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Sharpening Iron to Live Second

Capes and matching red tights not required

Once again as I prepare for my upcoming graduation I am handing the reigns over to a guest blogger. Today’s post is by Tom Swan, who usually blogs at ask Tom Swan. Take a moment and welcome Tom to the conversation and read his contribution.

Capes and matching red tights not required

Ask any child under the age of three what they want to be when they grow up.  Most likely they will tell you they want to be a super hero.  You might even be lucky enough to hear about all of the super powers they will have.

Somewhere between the age of three and adulthood, we stop dreaming.  We lose the belief that we can be a super hero!  We trade in our capes and super powers for student loans, a mortgage payment, credit card debt and a 401(k).  We may or may not get married and start a family.

Before we know it, the life we dreamed of as kids is nothing like the one we are living now.  We say things like, “There are just not enough hours in a week.  How am I supposed to get this all done?”

We trade our time for a paycheck.  Maybe we are lucky enough to be doing something we love, but for the most part, we do the work that pays the bills.  When we’re not at work, our days and evenings are filled with PTA meetings, soccer games and dance classes.

We get home just in time to fall into bed, so we can do it again tomorrow.  We forget what it felt like to put on that cape and make a difference in someone’s life.

While taking on adult responsibilities is necessary, I want to encourage and challenge you to put on that cape and be a super hero in someone’s life.  I guarantee there is someone in your life that could use a super hero.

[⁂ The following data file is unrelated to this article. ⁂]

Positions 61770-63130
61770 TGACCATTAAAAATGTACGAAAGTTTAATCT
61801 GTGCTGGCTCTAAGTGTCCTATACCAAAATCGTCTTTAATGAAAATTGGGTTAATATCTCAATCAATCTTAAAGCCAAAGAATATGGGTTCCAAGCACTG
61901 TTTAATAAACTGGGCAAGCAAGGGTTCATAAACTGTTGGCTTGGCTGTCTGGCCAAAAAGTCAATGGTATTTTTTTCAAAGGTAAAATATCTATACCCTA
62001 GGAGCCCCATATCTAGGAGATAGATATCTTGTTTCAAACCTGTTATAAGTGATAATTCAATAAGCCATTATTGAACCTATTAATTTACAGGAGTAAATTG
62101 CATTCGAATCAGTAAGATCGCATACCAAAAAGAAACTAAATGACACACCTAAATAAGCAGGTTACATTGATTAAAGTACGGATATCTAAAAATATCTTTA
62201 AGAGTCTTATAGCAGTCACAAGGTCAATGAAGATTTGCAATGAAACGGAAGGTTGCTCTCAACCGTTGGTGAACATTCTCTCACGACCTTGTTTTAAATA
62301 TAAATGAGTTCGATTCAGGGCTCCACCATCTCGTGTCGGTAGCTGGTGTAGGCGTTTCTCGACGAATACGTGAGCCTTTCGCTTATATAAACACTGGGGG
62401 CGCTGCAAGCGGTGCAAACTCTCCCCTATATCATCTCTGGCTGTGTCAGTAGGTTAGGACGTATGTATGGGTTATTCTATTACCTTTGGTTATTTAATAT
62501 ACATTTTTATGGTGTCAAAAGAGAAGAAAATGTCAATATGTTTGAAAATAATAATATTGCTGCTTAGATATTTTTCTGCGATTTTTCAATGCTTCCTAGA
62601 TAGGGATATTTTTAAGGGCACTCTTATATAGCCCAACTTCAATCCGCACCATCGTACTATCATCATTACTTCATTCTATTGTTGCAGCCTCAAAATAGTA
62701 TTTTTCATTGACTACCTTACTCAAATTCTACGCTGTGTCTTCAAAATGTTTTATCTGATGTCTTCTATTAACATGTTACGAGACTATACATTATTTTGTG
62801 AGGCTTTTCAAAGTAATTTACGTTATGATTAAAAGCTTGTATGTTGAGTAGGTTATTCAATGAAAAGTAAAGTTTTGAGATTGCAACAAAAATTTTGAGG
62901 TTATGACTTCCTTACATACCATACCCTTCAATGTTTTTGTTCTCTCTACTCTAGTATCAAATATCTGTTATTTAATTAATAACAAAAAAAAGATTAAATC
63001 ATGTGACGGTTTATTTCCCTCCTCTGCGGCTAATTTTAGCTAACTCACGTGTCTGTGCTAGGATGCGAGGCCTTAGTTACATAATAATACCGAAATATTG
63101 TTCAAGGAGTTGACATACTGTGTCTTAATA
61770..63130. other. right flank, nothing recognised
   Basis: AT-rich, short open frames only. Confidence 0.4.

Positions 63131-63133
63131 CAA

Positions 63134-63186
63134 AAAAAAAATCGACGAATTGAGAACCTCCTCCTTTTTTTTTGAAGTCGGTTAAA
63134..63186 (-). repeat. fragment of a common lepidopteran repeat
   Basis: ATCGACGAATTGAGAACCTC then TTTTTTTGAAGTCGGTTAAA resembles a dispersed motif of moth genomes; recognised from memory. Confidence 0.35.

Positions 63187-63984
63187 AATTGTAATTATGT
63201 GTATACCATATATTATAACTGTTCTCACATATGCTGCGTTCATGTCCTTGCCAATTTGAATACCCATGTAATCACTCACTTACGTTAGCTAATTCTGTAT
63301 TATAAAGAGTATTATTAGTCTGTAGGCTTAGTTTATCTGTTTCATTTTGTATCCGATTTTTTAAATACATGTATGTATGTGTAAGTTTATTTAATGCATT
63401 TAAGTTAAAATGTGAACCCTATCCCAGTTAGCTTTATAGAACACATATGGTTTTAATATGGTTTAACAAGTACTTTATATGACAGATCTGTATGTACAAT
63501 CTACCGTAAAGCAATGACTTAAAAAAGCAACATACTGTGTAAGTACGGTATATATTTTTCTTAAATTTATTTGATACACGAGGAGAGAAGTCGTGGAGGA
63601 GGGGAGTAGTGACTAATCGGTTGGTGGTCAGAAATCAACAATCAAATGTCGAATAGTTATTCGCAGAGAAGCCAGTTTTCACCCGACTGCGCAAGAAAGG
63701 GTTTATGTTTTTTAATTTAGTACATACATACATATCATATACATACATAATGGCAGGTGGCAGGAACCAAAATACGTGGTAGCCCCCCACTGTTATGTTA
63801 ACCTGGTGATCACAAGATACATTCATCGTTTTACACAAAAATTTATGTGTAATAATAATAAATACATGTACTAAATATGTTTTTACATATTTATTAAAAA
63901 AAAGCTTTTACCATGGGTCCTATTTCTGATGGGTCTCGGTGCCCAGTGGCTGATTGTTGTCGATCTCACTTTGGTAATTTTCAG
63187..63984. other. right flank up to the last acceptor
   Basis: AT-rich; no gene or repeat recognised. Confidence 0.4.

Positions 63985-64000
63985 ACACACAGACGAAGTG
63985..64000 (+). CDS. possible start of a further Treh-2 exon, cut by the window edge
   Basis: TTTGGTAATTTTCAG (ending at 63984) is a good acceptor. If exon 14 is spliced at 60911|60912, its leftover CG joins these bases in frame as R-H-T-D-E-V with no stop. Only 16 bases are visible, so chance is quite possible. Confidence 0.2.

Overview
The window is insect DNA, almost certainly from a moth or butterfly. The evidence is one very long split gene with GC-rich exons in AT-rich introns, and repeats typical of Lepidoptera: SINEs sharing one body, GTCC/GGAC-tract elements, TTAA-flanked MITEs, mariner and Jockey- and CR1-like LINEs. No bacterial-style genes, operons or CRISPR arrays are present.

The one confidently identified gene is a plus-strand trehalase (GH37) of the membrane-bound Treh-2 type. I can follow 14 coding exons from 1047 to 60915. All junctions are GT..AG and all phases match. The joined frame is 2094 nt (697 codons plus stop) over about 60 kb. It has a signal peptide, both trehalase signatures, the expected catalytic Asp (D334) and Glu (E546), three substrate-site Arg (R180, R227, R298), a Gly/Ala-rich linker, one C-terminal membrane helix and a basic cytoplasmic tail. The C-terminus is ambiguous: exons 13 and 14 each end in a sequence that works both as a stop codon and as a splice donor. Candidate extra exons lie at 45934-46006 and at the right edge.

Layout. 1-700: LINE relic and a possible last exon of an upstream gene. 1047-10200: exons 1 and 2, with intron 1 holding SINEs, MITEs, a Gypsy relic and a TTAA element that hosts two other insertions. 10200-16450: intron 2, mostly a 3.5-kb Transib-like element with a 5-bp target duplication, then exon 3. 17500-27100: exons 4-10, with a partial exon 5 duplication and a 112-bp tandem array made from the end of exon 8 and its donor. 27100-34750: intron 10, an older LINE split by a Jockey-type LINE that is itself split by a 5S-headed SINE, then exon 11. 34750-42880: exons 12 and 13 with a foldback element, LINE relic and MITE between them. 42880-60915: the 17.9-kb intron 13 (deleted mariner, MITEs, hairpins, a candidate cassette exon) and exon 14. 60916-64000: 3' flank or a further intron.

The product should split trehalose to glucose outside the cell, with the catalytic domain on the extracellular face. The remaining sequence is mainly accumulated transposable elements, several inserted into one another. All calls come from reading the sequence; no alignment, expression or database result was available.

If you’re a parent, be the super hero your children don’t expect you to be.
If you’re an employee, be the super hero your boss doesn’t expect you to be.
If you’re a waitress, be the super hero your customers don’t expect you to be.

super hero, Capes and matching red tights not required

Regardless of our role in life, we all have the power to be a super hero to someone. It just takes a little extra effort.  Sometimes all it takes is a phone call, a kind word or even just taking time to listen.

Don’t let the responsibilities of your adult life rob you of the joy of being a super hero.  Put on your cape and make someone’s day by being the super hero that our Lord and savior, Jesus Christ expects you to be.

This has been a guest post by Tom Swan.  Tom is a gifted writer who regularly share his thought about  money, family, leadership and life on his weekly blog. Through his coaching and mentor program, he helps people create a clear vision for their life; uncover the hidden challenges that are holding them back; and inspires them live with intentional focus on what matters most. You can read more of his posts at and you can connect with him on Facebook or Twitter.Tom Swan

About Charles Johnston

Charles is a Christian, husband and father of fur-kids who shares his walk with others in hopes to help other's along the way.

One Reply

  1. An interesting read. I’m still not particularly old, but even for me it’s hard to recapture the same kind of creativity I had when I was 6 or 7 years old.

    Part of me thinks it would be awesome to have a spouse and kids, but another part of me thinks it’s nice to be unencumbered. Life can get pretty complicated once you have a lot of family responsibilities. It’s easier to be a superhero to other people in the community when you have some semblance of free time.